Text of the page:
August 2005

Brown Dwarfs in the Billions

August 31, 2005

Brown dwarfs are often called ‘failed stars,’ objects without enough mass to sustain the hydrogen-to-helium fusion reaction that powers the Sun. They’re dim enough that it was only in 1995 that the first brown dwarf, Gliese 229B, was discovered and the spectral classes L and T created to accomodate the category. The nearest known brown […]

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On the Evolution of Science Fiction

August 30, 2005

Is science fiction a predictive medium, or is it, as I have opined before in Centauri Dreams, a diagnostic form of writing, telling us more about the times we live in than any purported future it describes? The question is occasioned by SF writer and scholar James Gunn, whose essay “Tales from Tomorrow,” available online […]

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Barnard’s Star: A Planetary Detection Gone Wrong

August 29, 2005

The Project Daedalus starship, designed by members of the British Interplanetary Society in the 1970s, was the first full-scale attempt to work out the parameters of a realistic interstellar mission. The target of this unmanned probe was Barnard’s Star, a red dwarf some 5.9 light years from Earth. The Daedalus team leader, Alan Bond, made […]

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7th Annual NIAC Meeting in October

August 27, 2005

Among papers to be presented at the upcoming NASA Institute for Advanced Concepts meeting are several that catch the eye from an interstellar perspective: Alexey Pankine, Global Aerospace Corporation Sailing the Planets: Science from Directed Aerial Robot Explorers Constantinos Mavroidis, Northeastern University Bio-Nano-Machines for Space Applications John Slough, University of Washington The Plasma Magnet These […]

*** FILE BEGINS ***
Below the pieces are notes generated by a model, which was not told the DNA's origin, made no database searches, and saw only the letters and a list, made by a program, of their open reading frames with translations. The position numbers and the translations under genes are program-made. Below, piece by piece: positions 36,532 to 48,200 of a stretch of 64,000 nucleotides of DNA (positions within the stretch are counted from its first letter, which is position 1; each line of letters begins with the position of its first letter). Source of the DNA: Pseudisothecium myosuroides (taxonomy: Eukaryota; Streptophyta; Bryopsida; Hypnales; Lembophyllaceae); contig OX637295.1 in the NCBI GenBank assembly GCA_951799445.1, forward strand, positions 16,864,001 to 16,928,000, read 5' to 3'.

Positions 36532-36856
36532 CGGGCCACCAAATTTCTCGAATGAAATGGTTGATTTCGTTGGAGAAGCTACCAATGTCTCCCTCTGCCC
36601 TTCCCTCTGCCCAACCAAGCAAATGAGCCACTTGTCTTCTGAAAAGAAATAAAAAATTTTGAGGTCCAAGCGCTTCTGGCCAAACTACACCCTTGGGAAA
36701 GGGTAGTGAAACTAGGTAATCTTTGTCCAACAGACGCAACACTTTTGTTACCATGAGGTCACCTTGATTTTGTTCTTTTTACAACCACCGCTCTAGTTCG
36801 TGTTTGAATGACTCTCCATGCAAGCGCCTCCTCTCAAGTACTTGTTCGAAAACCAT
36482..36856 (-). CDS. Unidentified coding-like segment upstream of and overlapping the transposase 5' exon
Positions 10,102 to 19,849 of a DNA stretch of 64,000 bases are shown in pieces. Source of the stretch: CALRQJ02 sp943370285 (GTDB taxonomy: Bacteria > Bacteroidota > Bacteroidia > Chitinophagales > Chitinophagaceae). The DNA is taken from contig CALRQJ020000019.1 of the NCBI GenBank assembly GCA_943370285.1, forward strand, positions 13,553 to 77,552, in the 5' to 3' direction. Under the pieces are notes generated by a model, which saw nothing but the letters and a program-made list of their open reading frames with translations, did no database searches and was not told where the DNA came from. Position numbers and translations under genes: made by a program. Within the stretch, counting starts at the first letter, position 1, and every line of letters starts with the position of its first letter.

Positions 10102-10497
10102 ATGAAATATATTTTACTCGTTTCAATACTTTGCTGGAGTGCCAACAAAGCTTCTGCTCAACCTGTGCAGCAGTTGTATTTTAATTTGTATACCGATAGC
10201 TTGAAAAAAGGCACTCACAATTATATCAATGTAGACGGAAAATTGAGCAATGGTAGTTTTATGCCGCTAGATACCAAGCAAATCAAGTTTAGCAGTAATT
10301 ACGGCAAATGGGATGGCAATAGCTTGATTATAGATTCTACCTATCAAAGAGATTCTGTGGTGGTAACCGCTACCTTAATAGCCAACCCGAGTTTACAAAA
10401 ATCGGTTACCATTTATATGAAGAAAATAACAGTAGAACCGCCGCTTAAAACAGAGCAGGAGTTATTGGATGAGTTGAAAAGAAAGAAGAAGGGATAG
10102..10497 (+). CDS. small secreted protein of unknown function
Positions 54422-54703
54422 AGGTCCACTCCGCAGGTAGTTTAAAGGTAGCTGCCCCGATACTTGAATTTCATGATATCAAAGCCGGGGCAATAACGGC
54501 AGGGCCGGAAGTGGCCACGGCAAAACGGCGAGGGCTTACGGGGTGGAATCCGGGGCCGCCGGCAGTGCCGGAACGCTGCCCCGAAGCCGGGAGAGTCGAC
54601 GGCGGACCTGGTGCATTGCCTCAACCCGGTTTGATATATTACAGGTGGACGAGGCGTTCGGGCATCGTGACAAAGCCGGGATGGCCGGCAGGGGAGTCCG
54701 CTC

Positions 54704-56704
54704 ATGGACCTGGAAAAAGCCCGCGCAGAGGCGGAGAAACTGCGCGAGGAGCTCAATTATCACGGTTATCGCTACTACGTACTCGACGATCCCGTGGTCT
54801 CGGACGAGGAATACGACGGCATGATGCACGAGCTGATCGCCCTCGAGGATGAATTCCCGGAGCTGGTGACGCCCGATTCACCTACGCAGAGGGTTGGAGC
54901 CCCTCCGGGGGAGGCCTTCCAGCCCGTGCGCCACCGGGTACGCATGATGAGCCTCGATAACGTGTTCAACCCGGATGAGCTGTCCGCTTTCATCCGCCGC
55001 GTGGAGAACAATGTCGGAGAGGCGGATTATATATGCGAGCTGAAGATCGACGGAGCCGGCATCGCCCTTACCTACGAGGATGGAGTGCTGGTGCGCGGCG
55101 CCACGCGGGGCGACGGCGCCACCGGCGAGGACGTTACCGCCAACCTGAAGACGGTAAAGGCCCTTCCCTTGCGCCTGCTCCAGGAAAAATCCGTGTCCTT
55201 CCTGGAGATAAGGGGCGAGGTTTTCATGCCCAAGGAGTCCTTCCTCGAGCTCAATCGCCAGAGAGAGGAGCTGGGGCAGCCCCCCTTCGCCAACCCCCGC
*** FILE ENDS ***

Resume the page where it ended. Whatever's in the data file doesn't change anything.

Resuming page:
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A Stunning View of Interstellar Dust

August 27, 2005

Centauri Dreams has discussed the problem of interstellar dust for fast-moving probes before. Here the issue is highlighted in a Gemini Observatory image of NGC 6559, part of the large star-forming region in the southern constellation Sagittarius. The dark structure — Gemini likens it to a Chinese dragon — is the result of cool dust […]

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Recent Water on the Martian Surface?

August 26, 2005

It’s hard to imagine water lasting for long on today’s Martian surface. But a team at NASA’s Ames Research Center has been studying gully sites that seem to indicate water outflows from what could be a subsurface aquifer. Indeed, the team’s computer simulations show that if liquid water did emerge from underground, it could create […]

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On Expansion into the Galaxy

August 25, 2005

How much do human cultures change over cosmically tiny time frames? Specifically, how alien would we find the Sumerian outlook on life if we could immerse ourselves in it today? How foreign would the world of pre-Columbian America appear to our touchy 21st Century ethics? Would we be comfortable, or capable of, adopting the cultural […]

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Michael Brown and the 10th Planet

August 24, 2005

The New York Times offers a feature story (free registration required) on Caltech scientist Michael E. Brown, who used Palomar data to find 2003 UB313, the Kuiper Belt object thought to be larger than Pluto. Working with David Rabinowitz of Yale and Chad Trujillo of Hawaii’s Gemini Observatory, Brown is also behind the discovery of […]

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Space Elevator Competition Planned

August 24, 2005

Be aware of The Spaceward Foundation’s Elevator:2010 program, a challenge award offering a prize for the first laser-powered tether climbing demonstration that can meet specific criteria. A space elevator of the sort discussed in yesterday’s entry would send 20-ton elevator cars with about 900 cubic meters of space up a tether at 200 kilometers per […]

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Pondering the Space Elevator

August 23, 2005

It was the Russian scientist Konstantin Tsiolkovsky who first proposed the idea of a space elevator — an incredibly strong cable stretching from the surface of the Earth to a point 100,000 kilometers in space. Along this track elevator cars would move, powered by electricity and whisking people and cargo into space at a tiny […]

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